After you’ve got your sharing in the right gear, check your analytics and see what works. Eze says that this applies to any kind of online community; check to see if your SEO terms are working when you google your company or your products. And if it’s on Instagram, check what gets the most likes, comments and reactions.
Finally, don’t be afraid to help those who need your expertise. “There’s so much knowledge you can give in any industry – give it for free, give it willingly and give it with your heart. If you are giving advice and want to obey the medium, then on Instagram if I’m sharing a quote I won’t just share the quote I’ll put it in a fancy quote that matches the theme of my company and then I’d say what I want to say. But on Twitter, all I need to do is write it. On Youtube, I would get someone to talk about it. If you help people, they will share things,” says Eze.
2. Get interacting
Eze says that any relationship is a two-way street, so make sure that you aren’t just handing out content, but interacting with those who are receiving it.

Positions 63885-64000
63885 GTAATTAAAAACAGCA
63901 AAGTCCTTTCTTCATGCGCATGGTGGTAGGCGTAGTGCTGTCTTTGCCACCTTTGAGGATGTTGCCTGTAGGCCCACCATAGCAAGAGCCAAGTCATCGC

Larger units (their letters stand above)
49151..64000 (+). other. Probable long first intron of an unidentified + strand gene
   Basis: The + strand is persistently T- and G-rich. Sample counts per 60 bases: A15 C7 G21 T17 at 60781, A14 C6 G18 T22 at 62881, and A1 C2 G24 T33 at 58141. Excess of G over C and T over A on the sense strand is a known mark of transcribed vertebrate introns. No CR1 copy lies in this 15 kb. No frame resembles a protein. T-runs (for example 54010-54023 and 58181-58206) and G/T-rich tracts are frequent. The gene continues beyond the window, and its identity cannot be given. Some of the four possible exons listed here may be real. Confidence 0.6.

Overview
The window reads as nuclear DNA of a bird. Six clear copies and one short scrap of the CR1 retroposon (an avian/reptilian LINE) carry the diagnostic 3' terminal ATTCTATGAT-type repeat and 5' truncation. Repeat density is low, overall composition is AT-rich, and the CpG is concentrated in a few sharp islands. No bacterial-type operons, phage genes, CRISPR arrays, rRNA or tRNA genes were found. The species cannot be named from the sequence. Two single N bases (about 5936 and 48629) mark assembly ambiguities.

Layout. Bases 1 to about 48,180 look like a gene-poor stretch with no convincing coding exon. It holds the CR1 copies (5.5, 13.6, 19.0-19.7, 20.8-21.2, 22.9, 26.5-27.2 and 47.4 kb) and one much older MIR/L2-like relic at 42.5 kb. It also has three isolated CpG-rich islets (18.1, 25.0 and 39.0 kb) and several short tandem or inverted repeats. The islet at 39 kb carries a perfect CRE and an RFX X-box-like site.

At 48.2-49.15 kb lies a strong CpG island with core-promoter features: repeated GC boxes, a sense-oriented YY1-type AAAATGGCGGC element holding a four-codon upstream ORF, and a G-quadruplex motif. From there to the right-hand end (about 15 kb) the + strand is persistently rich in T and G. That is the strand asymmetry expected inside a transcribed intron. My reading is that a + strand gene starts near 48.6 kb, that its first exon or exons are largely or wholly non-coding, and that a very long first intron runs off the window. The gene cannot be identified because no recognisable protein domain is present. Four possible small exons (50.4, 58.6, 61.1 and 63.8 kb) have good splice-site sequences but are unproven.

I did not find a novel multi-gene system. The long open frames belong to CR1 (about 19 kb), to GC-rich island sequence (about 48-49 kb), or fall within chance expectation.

She advises that you feature your community’s views, comments, reviews or photos. An example of this is Fenty Beauty. While praised for their inclusive foundation shades, Eze says that Rihanna’s beauty brand was also receiving business awards for their innovation elsewhere. The brand features consumers using and sharing their products as a thank you for being an influencer for them for free, she says.
She also advises that you steer away from generic responses to clients and instead opt for customised responses – which will make your clients feel special. While you may still use the generic response, always ensure that you refer to a specific detail regarding the client’s issue.
3. Tune in
Eze says that brands can benefit from staying in tune with current affairs. “It’s just about living in the moment, seizing the moment and taking it and running with it,” she says. She refers to Oreo’s ‘Dunk in the dark’ moment at the 2013 Superbowl. While the brand didn’t have a spot in the Superbowl, it took the gap when the power went out and plugged their product using something that happened in real time.